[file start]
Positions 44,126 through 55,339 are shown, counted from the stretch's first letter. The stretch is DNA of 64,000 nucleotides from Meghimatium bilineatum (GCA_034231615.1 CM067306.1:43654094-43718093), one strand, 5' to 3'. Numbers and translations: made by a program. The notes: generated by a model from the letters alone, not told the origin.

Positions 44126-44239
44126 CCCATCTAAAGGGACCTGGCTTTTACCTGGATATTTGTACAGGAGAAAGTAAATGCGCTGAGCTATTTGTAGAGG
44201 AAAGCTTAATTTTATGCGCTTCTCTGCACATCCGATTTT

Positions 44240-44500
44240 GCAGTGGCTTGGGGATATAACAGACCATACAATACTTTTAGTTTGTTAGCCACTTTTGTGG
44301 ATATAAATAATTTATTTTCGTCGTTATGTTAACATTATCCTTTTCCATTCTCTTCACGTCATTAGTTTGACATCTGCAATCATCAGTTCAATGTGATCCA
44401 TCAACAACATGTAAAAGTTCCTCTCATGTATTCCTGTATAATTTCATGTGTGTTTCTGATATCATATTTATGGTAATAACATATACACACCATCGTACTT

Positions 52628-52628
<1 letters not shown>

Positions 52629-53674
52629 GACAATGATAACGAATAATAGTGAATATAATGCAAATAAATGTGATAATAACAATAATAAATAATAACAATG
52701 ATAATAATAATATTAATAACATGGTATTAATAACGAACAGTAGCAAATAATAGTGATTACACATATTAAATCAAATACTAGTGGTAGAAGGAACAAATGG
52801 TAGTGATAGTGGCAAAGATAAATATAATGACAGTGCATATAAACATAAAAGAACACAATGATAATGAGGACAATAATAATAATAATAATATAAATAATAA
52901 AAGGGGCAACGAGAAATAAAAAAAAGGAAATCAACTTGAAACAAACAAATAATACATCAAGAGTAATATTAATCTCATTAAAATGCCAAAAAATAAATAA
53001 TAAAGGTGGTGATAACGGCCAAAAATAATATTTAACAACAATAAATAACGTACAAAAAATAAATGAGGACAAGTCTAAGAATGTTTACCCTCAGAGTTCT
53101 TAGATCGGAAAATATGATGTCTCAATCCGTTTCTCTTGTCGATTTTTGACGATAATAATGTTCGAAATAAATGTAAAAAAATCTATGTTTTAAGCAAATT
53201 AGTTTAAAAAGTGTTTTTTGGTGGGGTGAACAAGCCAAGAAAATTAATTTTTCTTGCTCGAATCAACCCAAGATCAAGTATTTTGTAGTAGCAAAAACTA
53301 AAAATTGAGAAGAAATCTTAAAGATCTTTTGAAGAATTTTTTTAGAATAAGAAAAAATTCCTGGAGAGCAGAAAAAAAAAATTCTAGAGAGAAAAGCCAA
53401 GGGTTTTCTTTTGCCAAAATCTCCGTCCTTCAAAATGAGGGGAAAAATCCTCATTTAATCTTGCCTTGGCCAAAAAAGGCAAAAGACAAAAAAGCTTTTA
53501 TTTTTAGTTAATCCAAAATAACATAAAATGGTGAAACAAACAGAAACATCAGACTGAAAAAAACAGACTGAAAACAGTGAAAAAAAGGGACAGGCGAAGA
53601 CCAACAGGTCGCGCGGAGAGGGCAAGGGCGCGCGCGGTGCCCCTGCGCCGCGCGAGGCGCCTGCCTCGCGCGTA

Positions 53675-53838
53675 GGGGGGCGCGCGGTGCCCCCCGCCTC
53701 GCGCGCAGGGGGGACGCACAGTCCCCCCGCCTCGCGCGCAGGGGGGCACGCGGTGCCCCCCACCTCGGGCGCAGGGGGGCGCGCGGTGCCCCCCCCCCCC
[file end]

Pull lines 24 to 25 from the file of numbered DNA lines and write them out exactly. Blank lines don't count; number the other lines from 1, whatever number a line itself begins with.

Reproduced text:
53675 GGGGGGCGCGCGGTGCCCCCCGCCTC
53701 GCGCGCAGGGGGGACGCACAGTCCCCCCGCCTCGCGCGCAGGGGGGCACGCGGTGCCCCCCACCTCGGGCGCAGGGGGGCGCGCGGTGCCCCCCCCCCCC